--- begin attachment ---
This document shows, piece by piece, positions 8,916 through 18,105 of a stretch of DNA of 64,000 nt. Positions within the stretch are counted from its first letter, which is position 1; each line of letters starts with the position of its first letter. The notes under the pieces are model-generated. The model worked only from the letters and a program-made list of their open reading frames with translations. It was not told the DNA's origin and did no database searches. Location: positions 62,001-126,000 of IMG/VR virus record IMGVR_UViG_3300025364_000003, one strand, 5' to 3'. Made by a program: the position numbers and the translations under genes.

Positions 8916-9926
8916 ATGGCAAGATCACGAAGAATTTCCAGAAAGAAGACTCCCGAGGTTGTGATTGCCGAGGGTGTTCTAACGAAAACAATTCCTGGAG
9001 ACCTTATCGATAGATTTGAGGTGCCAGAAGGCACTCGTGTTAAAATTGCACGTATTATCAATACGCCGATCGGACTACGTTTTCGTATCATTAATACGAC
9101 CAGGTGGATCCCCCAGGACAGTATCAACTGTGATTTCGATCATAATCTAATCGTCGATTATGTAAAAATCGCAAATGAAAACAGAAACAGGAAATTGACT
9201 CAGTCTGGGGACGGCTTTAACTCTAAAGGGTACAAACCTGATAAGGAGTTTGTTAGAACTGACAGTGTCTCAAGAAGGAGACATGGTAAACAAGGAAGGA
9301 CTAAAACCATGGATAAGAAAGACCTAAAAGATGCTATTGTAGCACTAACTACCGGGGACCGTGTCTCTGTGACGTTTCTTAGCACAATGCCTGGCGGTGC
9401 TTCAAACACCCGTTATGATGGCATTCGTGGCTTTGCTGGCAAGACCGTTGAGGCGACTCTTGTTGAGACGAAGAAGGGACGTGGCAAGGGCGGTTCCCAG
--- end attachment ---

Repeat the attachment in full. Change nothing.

This document shows, piece by piece, positions 8,916 through 18,105 of a stretch of DNA of 64,000 nt. Positions within the stretch are counted from its first letter, which is position 1; each line of letters starts with the position of its first letter. The notes under the pieces are model-generated. The model worked only from the letters and a program-made list of their open reading frames with translations. It was not told the DNA's origin and did no database searches. Location: positions 62,001-126,000 of IMG/VR virus record IMGVR_UViG_3300025364_000003, one strand, 5' to 3'. Made by a program: the position numbers and the translations under genes.

Positions 8916-9926
8916 ATGGCAAGATCACGAAGAATTTCCAGAAAGAAGACTCCCGAGGTTGTGATTGCCGAGGGTGTTCTAACGAAAACAATTCCTGGAG
9001 ACCTTATCGATAGATTTGAGGTGCCAGAAGGCACTCGTGTTAAAATTGCACGTATTATCAATACGCCGATCGGACTACGTTTTCGTATCATTAATACGAC
9101 CAGGTGGATCCCCCAGGACAGTATCAACTGTGATTTCGATCATAATCTAATCGTCGATTATGTAAAAATCGCAAATGAAAACAGAAACAGGAAATTGACT
9201 CAGTCTGGGGACGGCTTTAACTCTAAAGGGTACAAACCTGATAAGGAGTTTGTTAGAACTGACAGTGTCTCAAGAAGGAGACATGGTAAACAAGGAAGGA
9301 CTAAAACCATGGATAAGAAAGACCTAAAAGATGCTATTGTAGCACTAACTACCGGGGACCGTGTCTCTGTGACGTTTCTTAGCACAATGCCTGGCGGTGC
9401 TTCAAACACCCGTTATGATGGCATTCGTGGCTTTGCTGGCAAGACCGTTGAGGCGACTCTTGTTGAGACGAAGAAGGGACGTGGCAAGGGCGGTTCCCAG